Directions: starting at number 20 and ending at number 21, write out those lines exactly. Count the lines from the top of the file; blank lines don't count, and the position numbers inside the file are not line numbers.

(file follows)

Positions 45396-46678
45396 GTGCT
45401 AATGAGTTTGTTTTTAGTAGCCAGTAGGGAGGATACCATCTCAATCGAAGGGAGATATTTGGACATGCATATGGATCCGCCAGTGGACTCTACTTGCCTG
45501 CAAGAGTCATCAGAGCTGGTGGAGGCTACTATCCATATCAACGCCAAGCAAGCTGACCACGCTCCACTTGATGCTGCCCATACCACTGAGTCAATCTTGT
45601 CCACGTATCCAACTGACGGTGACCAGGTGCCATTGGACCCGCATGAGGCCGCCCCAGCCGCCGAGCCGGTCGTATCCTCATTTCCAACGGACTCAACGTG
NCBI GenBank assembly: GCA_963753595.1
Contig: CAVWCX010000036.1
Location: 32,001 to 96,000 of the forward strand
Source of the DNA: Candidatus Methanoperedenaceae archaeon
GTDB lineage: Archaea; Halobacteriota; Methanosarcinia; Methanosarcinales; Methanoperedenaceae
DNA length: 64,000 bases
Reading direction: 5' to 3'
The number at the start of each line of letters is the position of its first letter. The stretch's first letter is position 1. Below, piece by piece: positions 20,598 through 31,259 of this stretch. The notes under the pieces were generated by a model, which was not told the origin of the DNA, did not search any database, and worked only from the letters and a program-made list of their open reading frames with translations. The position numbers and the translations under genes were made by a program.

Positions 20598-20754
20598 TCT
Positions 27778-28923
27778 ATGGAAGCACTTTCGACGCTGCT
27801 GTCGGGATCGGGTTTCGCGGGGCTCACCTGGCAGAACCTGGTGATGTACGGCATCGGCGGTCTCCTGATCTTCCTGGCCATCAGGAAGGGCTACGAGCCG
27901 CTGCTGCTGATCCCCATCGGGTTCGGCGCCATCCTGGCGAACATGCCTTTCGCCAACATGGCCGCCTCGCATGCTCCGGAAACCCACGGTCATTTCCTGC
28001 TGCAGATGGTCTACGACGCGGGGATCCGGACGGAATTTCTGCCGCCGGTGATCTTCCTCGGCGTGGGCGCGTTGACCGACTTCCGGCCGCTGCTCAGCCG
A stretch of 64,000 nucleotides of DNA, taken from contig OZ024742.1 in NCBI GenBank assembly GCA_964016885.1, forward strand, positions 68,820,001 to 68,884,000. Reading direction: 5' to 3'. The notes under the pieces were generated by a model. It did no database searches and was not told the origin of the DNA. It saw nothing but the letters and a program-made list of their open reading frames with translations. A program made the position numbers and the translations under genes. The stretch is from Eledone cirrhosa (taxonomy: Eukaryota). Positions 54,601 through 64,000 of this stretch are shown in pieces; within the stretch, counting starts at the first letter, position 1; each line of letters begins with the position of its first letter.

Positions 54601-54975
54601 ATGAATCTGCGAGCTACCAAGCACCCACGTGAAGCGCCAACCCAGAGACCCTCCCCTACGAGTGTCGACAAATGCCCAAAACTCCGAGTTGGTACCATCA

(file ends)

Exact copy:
28001 TGCAGATGGTCTACGACGCGGGGATCCGGACGGAATTTCTGCCGCCGGTGATCTTCCTCGGCGTGGGCGCGTTGACCGACTTCCGGCCGCTGCTCAGCCG
A stretch of 64,000 nucleotides of DNA, taken from contig OZ024742.1 in NCBI GenBank assembly GCA_964016885.1, forward strand, positions 68,820,001 to 68,884,000. Reading direction: 5' to 3'. The notes under the pieces were generated by a model. It did no database searches and was not told the origin of the DNA. It saw nothing but the letters and a program-made list of their open reading frames with translations. A program made the position numbers and the translations under genes. The stretch is from Eledone cirrhosa (taxonomy: Eukaryota). Positions 54,601 through 64,000 of this stretch are shown in pieces; within the stretch, counting starts at the first letter, position 1; each line of letters begins with the position of its first letter.